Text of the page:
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Understanding Terpenes: Pinene

Terpenes Pinene Cannabis Now
Photo Dave Nakamaya

Medical

Understanding Terpenes: Pinene

A deeper look into the fragrant oils and powerful compounds that boost the healing potential of cannabis.

For many people, it might seem a little counterintuitive to imagine that smoking anything —cannabis or otherwise — could improve symptoms associated with many breathing conditions instead of making them worse. But, there is actually a terpene in certain strains of cannabis that has been found to improve respiratory issues like asthma or bronchitis.

Pinene is one of the most researched and most well-known terpenes, which makes sense as it is considered one of the principle terpenes found in the resin, stems and leaves of a number of plants, trees and herbs. There are two types, or varieties, of pinene: alpha and beta. It’s found naturally in pine needles, rosemary, dill, basil, parsley, spruce and fir trees, and sage. As the name suggests, alpha-pinene smells light and fresh like pine, while beta-pinene smells a little spicier like hops or basil.

According to Steep Hill Labs “pinene has been used for centuries as a bronchodilator in the treatment of asthma.” It’s also a powerful expectorant and antimicrobial that can improve airflow functioning in the lungs and get rid of bacteria that can cause viruses. A study in the medical journal Molecules showed that pinene is highly effective at preventing the spread of infectious bronchitis. Another study published in the British Journal of Pharmacology in a themed issue called “Cannabinoids in Biology and Medicine” found that pinene has the ability to help open up the major passages of the upper respiratory tract, which includes the nose and nasal passages, sinuses, the pharynx and an area above the vocal folds located in a portion of the larynx.

Although some people attribute a loss of focus and memory to smoking weed, pinene has actually shown to improve and increase the functioning of both. The terpene can counteract short-term memory loss associated with THC and getting high (like when you can’t remember that one song you know you love), increase focus and boost alertness. A study published in the Journal of Agricultural and Food Chemistry showed that pinene can aid in memory retention by inhibiting acetylcholinesterase (an enzyme) activity in the brain.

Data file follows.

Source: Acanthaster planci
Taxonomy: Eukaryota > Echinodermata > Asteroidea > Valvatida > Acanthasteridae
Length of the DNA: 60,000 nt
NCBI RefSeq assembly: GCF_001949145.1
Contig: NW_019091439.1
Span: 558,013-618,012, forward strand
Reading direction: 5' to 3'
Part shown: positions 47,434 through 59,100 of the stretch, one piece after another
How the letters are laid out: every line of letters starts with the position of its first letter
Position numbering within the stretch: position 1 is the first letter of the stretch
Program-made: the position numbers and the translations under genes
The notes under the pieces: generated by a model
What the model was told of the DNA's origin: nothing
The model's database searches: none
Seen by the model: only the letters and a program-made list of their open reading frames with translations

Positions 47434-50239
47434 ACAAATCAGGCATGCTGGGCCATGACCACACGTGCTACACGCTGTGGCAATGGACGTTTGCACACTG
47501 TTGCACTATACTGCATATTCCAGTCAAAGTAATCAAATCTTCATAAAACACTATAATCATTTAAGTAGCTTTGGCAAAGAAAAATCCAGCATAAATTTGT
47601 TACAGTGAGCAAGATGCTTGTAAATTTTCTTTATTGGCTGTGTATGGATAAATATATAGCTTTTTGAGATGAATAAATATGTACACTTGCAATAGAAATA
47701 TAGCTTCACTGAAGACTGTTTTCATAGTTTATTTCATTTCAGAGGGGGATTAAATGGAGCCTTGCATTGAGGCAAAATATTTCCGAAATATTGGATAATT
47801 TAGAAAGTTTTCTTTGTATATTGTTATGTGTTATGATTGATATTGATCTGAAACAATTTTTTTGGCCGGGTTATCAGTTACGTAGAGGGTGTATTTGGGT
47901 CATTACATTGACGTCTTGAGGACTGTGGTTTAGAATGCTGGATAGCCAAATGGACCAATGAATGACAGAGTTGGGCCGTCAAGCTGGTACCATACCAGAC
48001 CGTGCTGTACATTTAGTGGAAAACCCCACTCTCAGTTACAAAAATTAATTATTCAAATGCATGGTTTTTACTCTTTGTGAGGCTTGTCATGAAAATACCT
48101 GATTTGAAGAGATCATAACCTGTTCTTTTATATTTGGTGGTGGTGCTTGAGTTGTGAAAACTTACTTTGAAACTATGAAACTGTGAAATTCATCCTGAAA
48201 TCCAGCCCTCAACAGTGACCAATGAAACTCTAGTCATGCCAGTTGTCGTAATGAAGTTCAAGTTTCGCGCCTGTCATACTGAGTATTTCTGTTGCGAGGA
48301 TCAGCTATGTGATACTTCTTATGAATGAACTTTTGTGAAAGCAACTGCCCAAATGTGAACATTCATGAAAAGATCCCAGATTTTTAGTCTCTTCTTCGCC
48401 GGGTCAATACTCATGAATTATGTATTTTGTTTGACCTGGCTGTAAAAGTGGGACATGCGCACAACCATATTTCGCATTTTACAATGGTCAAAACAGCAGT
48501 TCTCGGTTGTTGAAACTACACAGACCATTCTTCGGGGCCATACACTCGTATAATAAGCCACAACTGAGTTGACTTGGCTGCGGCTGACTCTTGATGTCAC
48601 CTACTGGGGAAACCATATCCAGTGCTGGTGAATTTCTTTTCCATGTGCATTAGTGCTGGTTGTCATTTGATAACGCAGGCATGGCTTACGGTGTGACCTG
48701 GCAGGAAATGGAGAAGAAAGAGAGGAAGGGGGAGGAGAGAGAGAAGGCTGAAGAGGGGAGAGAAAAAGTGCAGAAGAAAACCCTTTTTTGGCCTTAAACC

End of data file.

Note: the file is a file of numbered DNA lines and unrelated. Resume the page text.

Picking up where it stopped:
Pinene also has the potential to act an impressive cancer treatment thanks to its ability to inhibit cancer cell growth. In a study published in the Journal of Pharmacological Sciences, pinene was shown to have an inhibitory rate of 79.3 percent in vitro (in a controlled environment outside of a living organism) and 69.1 percent in vivo (in a living organism).

The powerful terpene has also been shown to be an effective anti-inflammatory that can combat conditions like acute pancreatitis, as well as conditions that result from inflammation like multiple sclerosis, arthritis, Crohn’s disease and chronic pain. It’s such a competent treatment that pinene was even considered as a potential ingredient for an anti-osteoarthritic drug, according to a study in the Journal of Natural Products.

Unlike other terpenes that are commonly found in either sativa or indica strains, pinene can be found in sativa, hybrid and indica strains. Some common strains with high pinene content include Jack Herer (an infamous sativa strain that offers a clear-headed, uplifting high), Dutch Treat (a well-known hybrid strain that’s good for reducing stress and boosting moods), Blue Dream (a staple hybrid strain that gives the perfect relaxing cerebral buzz), Strawberry Cough (a euphoric sativa that reduces anxiety and increases energy) and Trainwreck (a potent hybrid that helps with pain, headaches and post-traumatic stress syndrome).

TELL US, have you tried any of the strains that contain pinene?

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